As the saying goes, it is always better to teach people how to fish than to directly give them a fish. Liu Yan said that a major bottleneck in Chinese language teaching in Tanzania is the shortage of teachers. Training local teachers can help address the great mobility and shortage of teachers. At the same time, local characteristics can be integrated to achieve better teaching results.

In the second half of this year, the Confucius Institute at the University of Dar es Salaam will have four more local Chinese language teachers like Immanuel. “With the help of the Confucius Institute, the University of Dar es Salaam will soon start Chinese language major for colleges and technical secondary schools. In two or three years, there will be a large number of talents with Chinese language proficiency, and by that time the shortage of teachers will be relieved naturally,” Liu Yan said.

Enhancing Chinese Culture Promotion and China-Tanzania Cultural Exchanges

“The Confucius Institute at the University of Dar es Salaam actively enhances Chinese culture promotion and China-Tanzania cultural exchanges, thus playing an important role in promoting mutual understanding and friendship between the Chinese and Tanzanian people and becoming an essential bond between China and Tanzania,” Liu Yan said. In 2017, the Confucius Institute held more than 100 cultural events with over 70,000 participants in total. The Confucius Institute also organized a number of activities with local characteristics. For example, it twice hosted the “China-Tanzania Job Fair” where more than 100 local and Chinese companies recruited students of the Confucius Institute, thereby serving local society, helping students find jobs as well as helping companies recruit talents.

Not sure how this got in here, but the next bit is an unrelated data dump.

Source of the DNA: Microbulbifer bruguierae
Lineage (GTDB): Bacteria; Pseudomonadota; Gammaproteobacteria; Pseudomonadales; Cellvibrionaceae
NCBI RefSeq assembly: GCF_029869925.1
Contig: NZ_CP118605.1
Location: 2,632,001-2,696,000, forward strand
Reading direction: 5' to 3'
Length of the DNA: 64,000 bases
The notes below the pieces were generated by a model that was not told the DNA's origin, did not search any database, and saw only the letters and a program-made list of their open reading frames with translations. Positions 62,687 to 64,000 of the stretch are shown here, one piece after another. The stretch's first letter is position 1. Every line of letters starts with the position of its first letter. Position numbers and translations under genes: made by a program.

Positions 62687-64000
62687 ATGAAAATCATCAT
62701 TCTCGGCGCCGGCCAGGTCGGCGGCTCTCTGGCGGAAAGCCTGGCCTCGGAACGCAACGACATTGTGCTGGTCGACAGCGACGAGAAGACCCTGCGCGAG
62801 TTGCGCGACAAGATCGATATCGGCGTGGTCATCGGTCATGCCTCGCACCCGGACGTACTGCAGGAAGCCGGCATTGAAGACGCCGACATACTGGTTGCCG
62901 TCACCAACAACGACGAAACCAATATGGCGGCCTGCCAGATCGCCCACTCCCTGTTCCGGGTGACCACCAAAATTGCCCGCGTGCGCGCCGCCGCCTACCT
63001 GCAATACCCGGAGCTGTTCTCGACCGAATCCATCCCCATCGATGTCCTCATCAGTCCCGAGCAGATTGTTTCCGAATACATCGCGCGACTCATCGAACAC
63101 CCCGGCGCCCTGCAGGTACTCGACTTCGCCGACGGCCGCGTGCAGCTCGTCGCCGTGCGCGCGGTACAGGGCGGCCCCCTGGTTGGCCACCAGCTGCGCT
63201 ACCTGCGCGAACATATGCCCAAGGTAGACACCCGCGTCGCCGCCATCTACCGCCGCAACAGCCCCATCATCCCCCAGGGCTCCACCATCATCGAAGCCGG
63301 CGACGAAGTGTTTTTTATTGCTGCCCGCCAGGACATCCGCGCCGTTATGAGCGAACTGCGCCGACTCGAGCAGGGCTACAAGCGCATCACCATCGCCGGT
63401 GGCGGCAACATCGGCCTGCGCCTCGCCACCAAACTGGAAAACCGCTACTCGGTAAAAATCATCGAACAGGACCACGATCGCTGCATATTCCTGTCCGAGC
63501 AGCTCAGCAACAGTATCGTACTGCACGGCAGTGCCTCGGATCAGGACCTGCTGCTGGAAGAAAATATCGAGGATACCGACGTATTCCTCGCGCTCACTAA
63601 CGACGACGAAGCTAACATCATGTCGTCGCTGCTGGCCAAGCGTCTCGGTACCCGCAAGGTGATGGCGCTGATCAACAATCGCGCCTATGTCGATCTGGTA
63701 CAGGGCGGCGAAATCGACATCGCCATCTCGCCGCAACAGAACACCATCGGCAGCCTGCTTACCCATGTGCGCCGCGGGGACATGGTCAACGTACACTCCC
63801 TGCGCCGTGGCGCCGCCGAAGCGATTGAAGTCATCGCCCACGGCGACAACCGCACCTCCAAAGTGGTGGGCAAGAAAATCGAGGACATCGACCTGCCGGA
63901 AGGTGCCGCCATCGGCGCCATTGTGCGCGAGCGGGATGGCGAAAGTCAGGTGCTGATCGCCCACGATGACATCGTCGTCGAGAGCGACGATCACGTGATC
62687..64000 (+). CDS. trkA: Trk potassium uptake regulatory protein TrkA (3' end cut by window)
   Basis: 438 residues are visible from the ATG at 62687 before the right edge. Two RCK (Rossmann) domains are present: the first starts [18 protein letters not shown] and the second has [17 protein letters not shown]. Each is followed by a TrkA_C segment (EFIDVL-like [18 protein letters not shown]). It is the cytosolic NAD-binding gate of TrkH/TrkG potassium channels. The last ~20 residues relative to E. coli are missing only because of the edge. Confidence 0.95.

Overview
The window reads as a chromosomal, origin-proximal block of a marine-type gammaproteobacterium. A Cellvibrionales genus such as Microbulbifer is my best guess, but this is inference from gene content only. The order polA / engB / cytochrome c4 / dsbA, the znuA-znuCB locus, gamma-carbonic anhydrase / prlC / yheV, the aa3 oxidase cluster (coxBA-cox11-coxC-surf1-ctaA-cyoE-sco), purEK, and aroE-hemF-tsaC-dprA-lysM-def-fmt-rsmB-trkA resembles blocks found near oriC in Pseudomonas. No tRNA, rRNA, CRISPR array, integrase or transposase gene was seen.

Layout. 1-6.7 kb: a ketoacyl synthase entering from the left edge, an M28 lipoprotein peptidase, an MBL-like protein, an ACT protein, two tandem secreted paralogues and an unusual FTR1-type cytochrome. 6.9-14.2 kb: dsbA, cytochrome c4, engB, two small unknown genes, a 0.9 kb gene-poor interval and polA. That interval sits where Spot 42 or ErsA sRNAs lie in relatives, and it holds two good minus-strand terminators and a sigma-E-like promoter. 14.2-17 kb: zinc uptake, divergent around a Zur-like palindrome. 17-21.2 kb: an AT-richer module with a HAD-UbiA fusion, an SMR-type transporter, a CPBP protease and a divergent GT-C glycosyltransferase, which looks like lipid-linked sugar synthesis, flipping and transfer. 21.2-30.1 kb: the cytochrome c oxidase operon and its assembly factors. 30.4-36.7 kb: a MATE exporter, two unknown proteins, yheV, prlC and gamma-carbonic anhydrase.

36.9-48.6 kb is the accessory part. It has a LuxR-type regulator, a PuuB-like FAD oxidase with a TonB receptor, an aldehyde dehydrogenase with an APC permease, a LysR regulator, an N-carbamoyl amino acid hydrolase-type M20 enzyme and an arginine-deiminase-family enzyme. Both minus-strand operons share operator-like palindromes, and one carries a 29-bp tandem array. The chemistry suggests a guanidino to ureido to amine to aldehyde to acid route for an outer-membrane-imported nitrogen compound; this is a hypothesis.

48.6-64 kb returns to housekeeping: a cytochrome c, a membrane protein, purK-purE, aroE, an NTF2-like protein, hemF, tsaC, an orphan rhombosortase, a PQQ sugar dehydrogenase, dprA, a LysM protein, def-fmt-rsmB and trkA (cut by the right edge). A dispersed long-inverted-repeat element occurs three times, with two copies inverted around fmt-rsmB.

The Confucius Institute at the University of Dar es Salaam has also strengthened its cooperation with local media. For example, it often introduces Chinese culture in special pages of the local newspaper The Daily News. Now, the Confucius Institute at the University of Dar es Salaam and China Translation & Publishing House (CTPH) and Mkuki Na Nyota Publishers Ltd have set up a joint editing studio to translate Chinese books into Swahili so that local people can read original Chinese stories. The book New Chinese Story is currently being translated in the studio.

At the same time, they also encourage local Chinese people to learn the local language in the newly opened Swahili language classes. Liu Yan said that there is a huge space for cooperation in Chinese language teaching and cultural exchanges between China and Africa. There is still a lot of work to be done. It’s believed that the cultural exchanges between China and Africa will be deeper and deeper.